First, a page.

The unprecedented success of small films, including Siva Manasulla Sakthi, Yaavarum Nalam, Vennila Kabadi Kuzhu, Pasanga and Nadodigal, has broadened the playfield with the encouraging entry of first-time producers in the industry. The trend started in 2008, when of the 61 releases during the first six months, ten outshone big films.
Ramanujam, editor of entertainment webzine, tamilnaduentertainment.com, says around 60 to 70 motley producers have been making films in Kollywood for the past two years.
Unrated artistes, unsung technicians and greenhorn producers are re-writing the success mantra of the industry. The exemplary success of this curious mix proves the fact that film buffs yearn for storylines that touch their lives, he adds.
As per a SWOT analysis (Strength, Weakness Opportunities and Threat) on the sustainability of low-cost films in the long run, he affirms that just like big projects, small projects would eventually suffer the cost overrun syndrome, when small-time artistes resort to arbitrary hikes in rates, pushing the producer to cut other production costs.
He says the biggest risk for big projects is the inability to recover the investment cost by distributors, theatre owners and producers.
The industry is clamouring for rationalising the artistes fee, as that alone comprises 60% of the project cost, leaving the producers to complete their films with the leftover 40%. I strongly advocate Bollywoods methodology of artiste pay, where big names like Shah Rukh and Salman Khan are paid a token initial advance and the remaining fee is paid in tranches based on the success of the movie profit lifecycle, Ramanujam points out.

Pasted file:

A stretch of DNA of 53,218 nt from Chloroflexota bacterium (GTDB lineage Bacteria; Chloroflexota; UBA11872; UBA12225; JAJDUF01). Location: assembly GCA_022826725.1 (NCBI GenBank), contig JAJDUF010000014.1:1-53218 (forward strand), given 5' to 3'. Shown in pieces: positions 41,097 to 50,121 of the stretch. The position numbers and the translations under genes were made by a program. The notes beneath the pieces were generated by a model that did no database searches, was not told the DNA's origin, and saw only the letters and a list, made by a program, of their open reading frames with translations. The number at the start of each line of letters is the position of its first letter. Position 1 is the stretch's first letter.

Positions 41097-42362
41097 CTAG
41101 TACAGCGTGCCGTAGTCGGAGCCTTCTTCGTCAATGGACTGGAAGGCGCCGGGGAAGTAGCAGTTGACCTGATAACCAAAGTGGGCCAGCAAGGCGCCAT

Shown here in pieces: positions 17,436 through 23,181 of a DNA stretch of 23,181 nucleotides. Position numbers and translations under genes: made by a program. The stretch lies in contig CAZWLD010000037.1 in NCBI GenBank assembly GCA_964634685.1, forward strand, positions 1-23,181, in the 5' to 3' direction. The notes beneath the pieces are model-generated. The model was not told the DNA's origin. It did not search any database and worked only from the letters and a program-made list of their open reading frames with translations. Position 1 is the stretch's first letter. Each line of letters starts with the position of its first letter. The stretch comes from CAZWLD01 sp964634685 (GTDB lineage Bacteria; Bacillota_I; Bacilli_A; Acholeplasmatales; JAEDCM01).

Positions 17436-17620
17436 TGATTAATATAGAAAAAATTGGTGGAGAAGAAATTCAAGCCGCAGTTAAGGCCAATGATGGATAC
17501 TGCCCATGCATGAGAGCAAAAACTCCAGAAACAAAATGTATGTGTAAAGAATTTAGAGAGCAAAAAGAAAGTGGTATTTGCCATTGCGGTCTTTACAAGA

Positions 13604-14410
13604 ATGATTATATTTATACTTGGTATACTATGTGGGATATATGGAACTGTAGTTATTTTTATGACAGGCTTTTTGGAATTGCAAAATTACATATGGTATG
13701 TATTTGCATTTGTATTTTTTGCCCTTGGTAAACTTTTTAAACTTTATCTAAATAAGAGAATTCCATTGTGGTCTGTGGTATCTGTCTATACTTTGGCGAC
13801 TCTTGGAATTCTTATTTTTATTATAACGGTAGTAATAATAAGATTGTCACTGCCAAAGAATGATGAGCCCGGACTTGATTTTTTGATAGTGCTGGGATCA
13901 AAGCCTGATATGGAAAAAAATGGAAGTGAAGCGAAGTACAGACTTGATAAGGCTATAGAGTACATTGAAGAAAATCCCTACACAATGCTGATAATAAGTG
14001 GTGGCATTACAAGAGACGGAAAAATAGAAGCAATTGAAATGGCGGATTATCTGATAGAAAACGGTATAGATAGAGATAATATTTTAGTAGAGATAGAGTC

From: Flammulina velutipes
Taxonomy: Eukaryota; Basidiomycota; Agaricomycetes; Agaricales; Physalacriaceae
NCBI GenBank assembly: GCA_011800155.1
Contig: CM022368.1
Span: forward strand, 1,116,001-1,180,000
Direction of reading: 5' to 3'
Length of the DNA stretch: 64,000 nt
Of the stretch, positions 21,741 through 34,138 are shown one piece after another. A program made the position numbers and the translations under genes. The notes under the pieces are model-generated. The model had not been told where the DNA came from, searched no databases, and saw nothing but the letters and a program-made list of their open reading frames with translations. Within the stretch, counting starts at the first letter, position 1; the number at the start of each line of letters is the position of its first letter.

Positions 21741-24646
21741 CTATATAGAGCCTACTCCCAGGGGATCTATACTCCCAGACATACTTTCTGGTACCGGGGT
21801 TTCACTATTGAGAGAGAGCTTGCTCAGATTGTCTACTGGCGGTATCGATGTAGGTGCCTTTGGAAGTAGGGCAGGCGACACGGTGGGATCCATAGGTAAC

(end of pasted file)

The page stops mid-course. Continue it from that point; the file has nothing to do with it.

More money is at stake for the Tamil film industry in 2010, when several big films are due for release. In 2008, Kollywood generated a total business of Rs 460 crore against the expected Rs 510 crore in 2009. In 2010, the total turnover of the Tamil movie world is expected to shoot up to Rs 800 crore, with a slew of mega-budget releases in the pipeline, he says.
Rajnikanth starrer Enthiran, with a budget of over Rs 100 crore, is a much-awaited release.
Sivasakthi Pandian of Tamil Nadu Film Producers Council (TNFPC) says producers are now looking at foreign markets as well to increase revenue. Earlier, our foreign market was limited to Malaysia and Singapore, with a small presence in the US and the UK, but the success of Rajnikanth in Japan has opened up new markets.
As per Ernst & Young, the south Indian cinema industry, comprising Telugu, Tamil, Kannada and Malayalam films, together account for 60% of the total 1,300 movies produced in India.
Today, the southern industry is estimated at Rs 17,300 crore, 75% of which is contributed by theatre revenues. In the Hindi film industry, 60% revenue comes from collections. Typically, south Indians are avid cinema-goers and it is no surprise that Andhra Pradesh, Tamil Nadu, Kerala and Karnataka house almost 5,000 theatre screens, which is about 50% of the total number of operational movie screens in India.
But analysts say it is time to break the mould. To achieve robust growth, south Indian cinema has to tap the non-theatre, vibrant revenue streams of radio, TV and mobile, says Farokh T Balsara, media and entertainment expert, E&Y.
The film content, when sliced and diced to suit the non-theatrical content market like music and comedy clips on mobile, radio and television market, will open new revenue vistas for the south Indian cinema industry, he says.